My view:Global stocks stumbled last Thursday in one of the few times the grey economic reality cut through this year's reverie in financial markets.
And that could mark the start of a trend, after Federal Reserve Chairman Ben Bernanke last week hinted the U.S. central bank could soon scale back its monthly bond purchases that have flooded stock markets with new cash.
Some poor business surveys from China have also had an impact, suggesting the world's No.2 economy is struggling for momentum.
While there is little in the way of major economic data this week that will send chills through stock markets as happened on Thursday, there is a renewed sense of caution in the market.
"The underlying momentum in the global economy is weaker than it should be at this point of the economic cycle, five years after the global crisis," said Lena Komileva, director of G+ Economics consultancy in London.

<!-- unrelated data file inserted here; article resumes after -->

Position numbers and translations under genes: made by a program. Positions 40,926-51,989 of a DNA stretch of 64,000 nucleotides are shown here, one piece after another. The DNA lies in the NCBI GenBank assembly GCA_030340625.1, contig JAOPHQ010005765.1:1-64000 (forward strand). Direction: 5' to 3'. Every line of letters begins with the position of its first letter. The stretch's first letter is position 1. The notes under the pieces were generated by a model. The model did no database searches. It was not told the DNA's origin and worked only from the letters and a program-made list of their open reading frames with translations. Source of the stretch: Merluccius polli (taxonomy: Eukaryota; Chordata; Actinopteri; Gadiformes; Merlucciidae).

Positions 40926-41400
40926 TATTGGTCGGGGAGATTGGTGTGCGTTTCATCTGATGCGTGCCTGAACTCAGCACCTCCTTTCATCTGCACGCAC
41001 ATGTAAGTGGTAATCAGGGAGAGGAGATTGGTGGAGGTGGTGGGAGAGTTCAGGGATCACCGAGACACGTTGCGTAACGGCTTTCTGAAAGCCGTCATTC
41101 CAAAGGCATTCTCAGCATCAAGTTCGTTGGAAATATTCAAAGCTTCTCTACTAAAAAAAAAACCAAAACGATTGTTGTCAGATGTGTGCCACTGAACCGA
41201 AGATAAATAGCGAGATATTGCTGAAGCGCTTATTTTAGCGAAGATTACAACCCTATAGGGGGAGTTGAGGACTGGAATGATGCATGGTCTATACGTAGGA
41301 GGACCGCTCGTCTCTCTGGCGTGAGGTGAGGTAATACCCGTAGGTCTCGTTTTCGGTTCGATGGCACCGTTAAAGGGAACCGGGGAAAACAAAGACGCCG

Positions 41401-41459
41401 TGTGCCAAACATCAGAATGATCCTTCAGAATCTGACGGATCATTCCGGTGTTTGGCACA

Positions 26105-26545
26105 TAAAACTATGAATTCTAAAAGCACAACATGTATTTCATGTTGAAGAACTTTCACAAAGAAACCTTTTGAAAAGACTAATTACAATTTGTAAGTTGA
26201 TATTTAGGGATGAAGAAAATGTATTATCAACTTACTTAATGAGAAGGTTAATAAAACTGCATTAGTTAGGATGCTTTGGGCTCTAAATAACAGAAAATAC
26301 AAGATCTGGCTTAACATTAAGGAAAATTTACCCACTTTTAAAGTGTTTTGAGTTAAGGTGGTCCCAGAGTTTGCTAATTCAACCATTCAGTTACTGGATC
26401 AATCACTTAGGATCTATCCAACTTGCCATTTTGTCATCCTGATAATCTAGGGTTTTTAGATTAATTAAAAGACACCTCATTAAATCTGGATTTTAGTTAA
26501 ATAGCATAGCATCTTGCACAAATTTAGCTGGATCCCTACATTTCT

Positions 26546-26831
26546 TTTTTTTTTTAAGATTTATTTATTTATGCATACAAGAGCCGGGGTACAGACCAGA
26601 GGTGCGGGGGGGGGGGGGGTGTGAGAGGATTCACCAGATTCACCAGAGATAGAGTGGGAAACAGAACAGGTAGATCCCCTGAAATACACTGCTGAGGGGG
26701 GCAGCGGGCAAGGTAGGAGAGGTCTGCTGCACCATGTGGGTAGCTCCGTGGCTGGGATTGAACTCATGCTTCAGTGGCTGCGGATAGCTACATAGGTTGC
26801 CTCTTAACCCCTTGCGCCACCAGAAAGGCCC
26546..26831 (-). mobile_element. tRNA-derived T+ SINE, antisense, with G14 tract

"We have yet to see evidence of a convincing, self-sustained positive feedback loop between real growth and market value inflation."
After five years of tinkering with the global economy to "rescue" it from the ravages of deflation, central bankers are no where near a solution.
If indeed the economy is recovering as central bankers and western governments claim, we should see the underlying building blocks of the economy recovering and making all time highs as the S&P and DOW reach new heights.
The charts show the divergence between central bank fantasy and economic reality as the S&P begins to top out:
It appears, over the past 10 years, that commodities peaked in 2007, and managed a 62% retracement of their highs in early 2011, likely thanks to central bank intervention, and now are sliding below the 38% retracement level.
This is hardly convincing evidence of global recovery.
It is evidence of a great bubble in stocks and bonds, as hard assets - commodities remain subdued.
In all likelihood, deflation is coming, despite central bank rescuing.